[Part of a series, this essay continues our exploration Healing America’s Narratives: The Feminine, the Masculine, & Our Collective National Shadow, specifically in the context of what may serve the healing process moving forward. The book is available.]
In “The Transformation of Silence into Language and Action,” Audre Lorde wrote that “I was going to die, if not sooner then later, whether or not I had ever spoken myself. My silences had not protected me. Your silence will not protect you.”¹ Millions of voices have been silenced over hundreds of years by America’s narratives and collective Shadow. Yet, the mystical branch of every wisdom tradition and the deepening evidence of true science are increasingly clear that silence — becoming aware of, working with, and quieting our incessant mind chatter, and regularly retreating from the noise of our human-made infrastructure — is good for us and allows us to hear, see and feel more deeply. Each is true and necessary. Preventing the external silencing of any voice and encouraging and choosing the intentional silencing of our interior and exterior noise are necessary for individual and societal health.
The United States’ external attempts to silence others is clear whether we look at the histories of women, Native Americans, and African Americans, or the attempts to impose our will and way of life on the people of Vietnam, Afghanistan and Iraq, among others. Despite formal statements regarding the freedoms of speech, the press, and assembly, also known as the First Amendment to the U.S. Constitution, both formal and informal behavior and the nature of many of our systems and institutions at worst limit or deny these freedoms and at best make them inconvenient for selected people at specific times and in specific places. Revisit the links at the beginning of this paragraph for some examples.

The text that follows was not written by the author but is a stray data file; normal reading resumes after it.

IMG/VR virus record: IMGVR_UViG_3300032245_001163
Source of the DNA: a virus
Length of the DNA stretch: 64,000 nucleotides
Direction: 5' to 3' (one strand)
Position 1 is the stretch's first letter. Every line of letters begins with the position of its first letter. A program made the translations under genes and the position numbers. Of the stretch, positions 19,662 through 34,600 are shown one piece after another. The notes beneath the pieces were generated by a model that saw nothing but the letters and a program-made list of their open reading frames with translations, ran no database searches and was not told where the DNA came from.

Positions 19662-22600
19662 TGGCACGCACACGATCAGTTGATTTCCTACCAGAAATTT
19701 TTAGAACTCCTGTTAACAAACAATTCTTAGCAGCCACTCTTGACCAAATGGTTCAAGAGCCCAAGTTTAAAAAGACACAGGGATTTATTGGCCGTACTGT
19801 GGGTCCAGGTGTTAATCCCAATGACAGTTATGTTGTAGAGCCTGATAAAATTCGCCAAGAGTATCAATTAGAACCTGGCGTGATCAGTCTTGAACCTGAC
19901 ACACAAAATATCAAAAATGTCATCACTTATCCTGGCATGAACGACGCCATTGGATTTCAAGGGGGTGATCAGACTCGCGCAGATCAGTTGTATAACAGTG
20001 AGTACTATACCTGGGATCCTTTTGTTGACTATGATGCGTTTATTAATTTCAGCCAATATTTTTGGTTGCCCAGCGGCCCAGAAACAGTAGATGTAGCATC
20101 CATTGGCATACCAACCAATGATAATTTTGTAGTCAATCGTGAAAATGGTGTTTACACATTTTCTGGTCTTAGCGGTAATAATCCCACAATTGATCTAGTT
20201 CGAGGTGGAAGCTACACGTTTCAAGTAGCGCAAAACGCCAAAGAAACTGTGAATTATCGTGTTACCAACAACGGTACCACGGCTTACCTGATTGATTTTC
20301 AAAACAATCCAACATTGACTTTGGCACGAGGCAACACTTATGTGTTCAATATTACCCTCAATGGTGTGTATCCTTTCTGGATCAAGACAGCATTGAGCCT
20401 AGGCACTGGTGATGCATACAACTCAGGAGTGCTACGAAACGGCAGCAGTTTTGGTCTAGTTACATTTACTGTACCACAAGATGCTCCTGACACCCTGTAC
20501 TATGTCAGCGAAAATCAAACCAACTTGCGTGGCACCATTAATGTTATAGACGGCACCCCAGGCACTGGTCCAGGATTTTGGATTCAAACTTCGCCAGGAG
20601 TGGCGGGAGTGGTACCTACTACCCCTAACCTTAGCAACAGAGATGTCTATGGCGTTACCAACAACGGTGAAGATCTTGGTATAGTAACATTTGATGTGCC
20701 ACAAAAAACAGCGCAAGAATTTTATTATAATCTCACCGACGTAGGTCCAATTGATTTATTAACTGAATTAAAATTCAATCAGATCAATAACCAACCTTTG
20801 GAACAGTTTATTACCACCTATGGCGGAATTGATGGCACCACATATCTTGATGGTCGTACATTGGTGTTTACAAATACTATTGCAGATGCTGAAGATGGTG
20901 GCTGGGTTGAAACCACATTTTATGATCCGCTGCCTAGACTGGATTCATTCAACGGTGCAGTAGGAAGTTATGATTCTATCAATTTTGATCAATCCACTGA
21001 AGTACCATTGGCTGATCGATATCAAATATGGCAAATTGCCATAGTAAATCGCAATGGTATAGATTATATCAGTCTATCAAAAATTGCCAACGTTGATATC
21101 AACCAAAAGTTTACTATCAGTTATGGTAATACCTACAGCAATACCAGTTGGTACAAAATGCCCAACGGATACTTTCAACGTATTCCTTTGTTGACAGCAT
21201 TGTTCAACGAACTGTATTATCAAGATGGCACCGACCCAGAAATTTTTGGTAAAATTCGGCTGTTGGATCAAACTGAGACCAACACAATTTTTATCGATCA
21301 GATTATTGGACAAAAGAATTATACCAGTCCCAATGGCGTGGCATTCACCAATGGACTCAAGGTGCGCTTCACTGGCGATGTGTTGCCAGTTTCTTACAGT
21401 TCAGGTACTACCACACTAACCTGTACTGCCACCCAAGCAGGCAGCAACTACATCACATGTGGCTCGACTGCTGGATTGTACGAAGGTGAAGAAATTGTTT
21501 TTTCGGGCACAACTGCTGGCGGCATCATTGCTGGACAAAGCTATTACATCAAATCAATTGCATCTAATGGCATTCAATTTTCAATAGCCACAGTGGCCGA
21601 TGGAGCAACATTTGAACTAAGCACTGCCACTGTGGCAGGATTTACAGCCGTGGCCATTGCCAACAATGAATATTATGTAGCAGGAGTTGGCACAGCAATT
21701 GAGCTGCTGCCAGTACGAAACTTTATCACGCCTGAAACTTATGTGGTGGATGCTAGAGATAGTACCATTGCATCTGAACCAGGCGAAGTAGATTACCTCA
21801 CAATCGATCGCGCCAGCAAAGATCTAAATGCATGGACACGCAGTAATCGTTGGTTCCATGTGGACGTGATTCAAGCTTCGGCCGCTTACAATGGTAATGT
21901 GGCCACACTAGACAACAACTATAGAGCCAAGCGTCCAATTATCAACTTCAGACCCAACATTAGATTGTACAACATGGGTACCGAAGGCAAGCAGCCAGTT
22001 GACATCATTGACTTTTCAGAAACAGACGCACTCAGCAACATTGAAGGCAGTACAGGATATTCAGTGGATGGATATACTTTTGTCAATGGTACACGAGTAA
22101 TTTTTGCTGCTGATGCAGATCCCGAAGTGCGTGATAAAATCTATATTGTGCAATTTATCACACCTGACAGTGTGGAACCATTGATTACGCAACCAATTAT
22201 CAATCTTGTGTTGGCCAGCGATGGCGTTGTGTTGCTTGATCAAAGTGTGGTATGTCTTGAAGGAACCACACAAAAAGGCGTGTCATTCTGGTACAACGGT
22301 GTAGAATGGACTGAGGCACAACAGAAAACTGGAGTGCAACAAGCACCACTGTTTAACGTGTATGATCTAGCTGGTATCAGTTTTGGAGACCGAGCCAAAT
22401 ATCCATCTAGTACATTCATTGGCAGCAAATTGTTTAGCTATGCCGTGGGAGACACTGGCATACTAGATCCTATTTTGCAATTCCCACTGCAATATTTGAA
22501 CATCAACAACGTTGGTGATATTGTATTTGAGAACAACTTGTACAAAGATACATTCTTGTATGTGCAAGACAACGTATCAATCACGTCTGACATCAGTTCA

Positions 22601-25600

On the other hand, the prospect of intentionally choosing silence (and its sibling, stillness) remains and may be becoming increasingly counter-culture, in cities for sure, but even in rural and suburban areas — anywhere people choose to be at the mercy of phones and apps, and yes, that includes the apps that invite us to engage stillness, silence, and meditation. Try the following suggestion the next time you eat a meal or snack alone in a quiet space (if it’s rare for you to eat in a quiet, private place, perhaps give yourself a brief opportunity to try this). It’s especially effective if what you’re eating is crunchy and requires robust chewing.
About halfway through a mouthful, simply stop chewing, and sit with the stillness and silence that remain for 10–15 seconds (or longer). Perhaps close your eyes. Simply notice how this feels, then begin chewing again. Stopping virtually any activity for a brief time period may bring you a similar experience.
Because of the expectations, speed, and noise that are common in American culture, getting still and silent may feel uncomfortable because of the apparent rewards for getting things done, getting them done quickly, and letting others know you got it done. Less apparent, research-based rewards for practicing stillness and silence, however, can positively impact blood pressure, heart rate, muscular tension, and the ability to focus attention (see resources below).
- Notice and speak out against the inappropriate silencing of others.
- Give yourself the gift of practicing silence and stillness every day — even for just a few minutes.
- Audre Lorde, “The Transformation of Silence into Language and Action,” Sister Outsider, (Crossing Press, 1984), 41; and The Cancer Journals, (Penguin, 2020/1980), 13. The essay appears in both volumes.
- Some resources (among many) regarding the benefits of intentional silence:
An Ode to Silence: Why You Need It in Your Life
And how to find more of it Silence. Some of us welcome it. For others, the thought of sitting in silence is enough to…
The power of silence: 10 benefits of cultivating peace and quiet
We live in an increasingly noisy world. The constant drone of traffic, household appliances, music, television and…
How Listening to Silence Changes Our Brains
Quiet is increasingly scarce in the modern world. But growing evidence shows that we need it for our health and…